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ANIMATIONWorld Magazine

ANIMATIONWorld Remembering Al

Animator Alfred Eugster, whose career started in the silent era and ended doing animation for TV, passed away the night of January 1, 1997 at the age of 87. The following memoir and biofilmography was prepared by his friend and sometime colleague, Mark Mayerson.Left to right: Otto Englander, Shamus Culhane, and Al Eugster at Disney in 1935. From Shamus Culhane's Talking Animals and Other People (St. Martin's Press, 1986). Collection of Bernie Wolf.I first met Al in 1975 when I was researching an article on cartoons released by MGM when he let me interview him about the Iwerks studio.

When I...

ANIMATIONWorld Louise Beaudet: A Passion For Animation

By Guest (not verified) | Saturday, February 1, 1997 at 12:00am

Front half of cover illustration by Jacques Drouin from the Tribute to Louise Beaudet issue of the ASIFA-Canada magazine (September 1996).On January 3, Louise Beaudet, perhaps the most famous and respected animation archivist in the world died of lung cancer. In her role as curator of Montrl's Cinathue Quecoise, she more than helped fulfill that organization's special interest in animation. Herein are a few thoughts by some of the people who knew and/or worked with her. But first, to provide some general background, we start off with the two part press...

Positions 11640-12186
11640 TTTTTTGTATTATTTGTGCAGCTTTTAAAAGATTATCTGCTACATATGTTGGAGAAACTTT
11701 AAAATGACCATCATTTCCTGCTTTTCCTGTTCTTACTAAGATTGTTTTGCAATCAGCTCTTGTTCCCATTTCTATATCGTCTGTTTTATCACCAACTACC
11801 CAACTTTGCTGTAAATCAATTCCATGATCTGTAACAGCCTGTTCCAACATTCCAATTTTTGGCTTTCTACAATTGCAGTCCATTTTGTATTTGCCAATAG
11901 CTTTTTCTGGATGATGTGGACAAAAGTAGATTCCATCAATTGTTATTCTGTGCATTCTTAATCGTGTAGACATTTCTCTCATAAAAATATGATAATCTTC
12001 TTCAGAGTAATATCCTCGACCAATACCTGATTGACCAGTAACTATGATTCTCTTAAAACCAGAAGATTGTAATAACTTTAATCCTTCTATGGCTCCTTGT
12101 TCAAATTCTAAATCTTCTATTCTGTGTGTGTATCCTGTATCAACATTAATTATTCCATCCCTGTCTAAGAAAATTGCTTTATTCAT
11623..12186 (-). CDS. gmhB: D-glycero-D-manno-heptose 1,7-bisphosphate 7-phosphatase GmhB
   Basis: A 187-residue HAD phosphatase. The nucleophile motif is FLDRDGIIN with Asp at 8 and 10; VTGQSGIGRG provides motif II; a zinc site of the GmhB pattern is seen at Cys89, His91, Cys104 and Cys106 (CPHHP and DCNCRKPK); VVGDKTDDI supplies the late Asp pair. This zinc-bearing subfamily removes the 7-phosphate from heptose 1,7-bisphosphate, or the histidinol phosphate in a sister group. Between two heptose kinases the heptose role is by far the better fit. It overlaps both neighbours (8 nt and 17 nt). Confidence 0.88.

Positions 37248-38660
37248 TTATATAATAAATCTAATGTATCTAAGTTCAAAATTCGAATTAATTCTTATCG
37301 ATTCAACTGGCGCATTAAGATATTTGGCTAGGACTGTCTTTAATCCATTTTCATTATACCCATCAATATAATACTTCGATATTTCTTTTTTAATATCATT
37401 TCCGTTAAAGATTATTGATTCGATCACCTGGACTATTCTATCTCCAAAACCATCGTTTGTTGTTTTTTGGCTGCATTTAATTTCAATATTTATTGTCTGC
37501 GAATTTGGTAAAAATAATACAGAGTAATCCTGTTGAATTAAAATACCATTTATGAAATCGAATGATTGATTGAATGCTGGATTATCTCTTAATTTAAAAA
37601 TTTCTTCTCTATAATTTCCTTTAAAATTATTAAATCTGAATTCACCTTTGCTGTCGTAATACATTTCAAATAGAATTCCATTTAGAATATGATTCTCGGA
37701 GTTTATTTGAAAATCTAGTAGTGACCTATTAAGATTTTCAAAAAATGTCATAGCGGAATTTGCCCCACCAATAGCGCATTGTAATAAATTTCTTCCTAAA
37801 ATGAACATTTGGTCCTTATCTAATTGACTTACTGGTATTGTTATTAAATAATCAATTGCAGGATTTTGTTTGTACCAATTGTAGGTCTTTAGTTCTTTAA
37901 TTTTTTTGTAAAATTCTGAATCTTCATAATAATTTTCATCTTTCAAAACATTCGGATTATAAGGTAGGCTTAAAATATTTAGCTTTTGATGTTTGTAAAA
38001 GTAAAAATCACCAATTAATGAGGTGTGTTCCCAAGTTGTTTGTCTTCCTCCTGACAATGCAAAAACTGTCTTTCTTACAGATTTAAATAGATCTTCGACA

ANIMATIONWorld La Freccia Azzurra

Scarafoni in La Freccia Azzurra by Enzo d'Alò.Usa il computer in maniera raffinatissima, questo film: cosraffinata che quasi non si vede. Guidata dal cervello elettronico, la sua macchina da presa compie carrellate ed evoluzioni che sarebbero possibili solo nel cinema "dal vero"; disegnati dai pixel, i suoi personaggi arrivano a disporsi su 30-40 livelli in profonditdi campo, rimanendo tutti perfettamente a fuoco. questo uno dei segreti della fondamentale leggerezza di un film che non assomiglia a nessun altro, e che riesce a narrare una divertente e gentile fiaba...

ANIMATIONWorld La Freccia Azzurra (The Blue Arrow)

La Freccia Azzurra (The Blue Arrow) is a film that uses computers in a highly refined manner; so much so, that one hardly notices. Guided by an electronic brain, its camera is able to execute tracking shots and pans which one only thought possible in a live-action movie; drawn with pixels, the film's characters are seen across 30-40 levels, with each one staying in perfect focus. This is one of the secrets to the basic "lightness" of a film like no other, one which tells an amusing and fun-loving fairy tale set in the 30s, with the touch of a modern electronic storyteller. Scarafoni...

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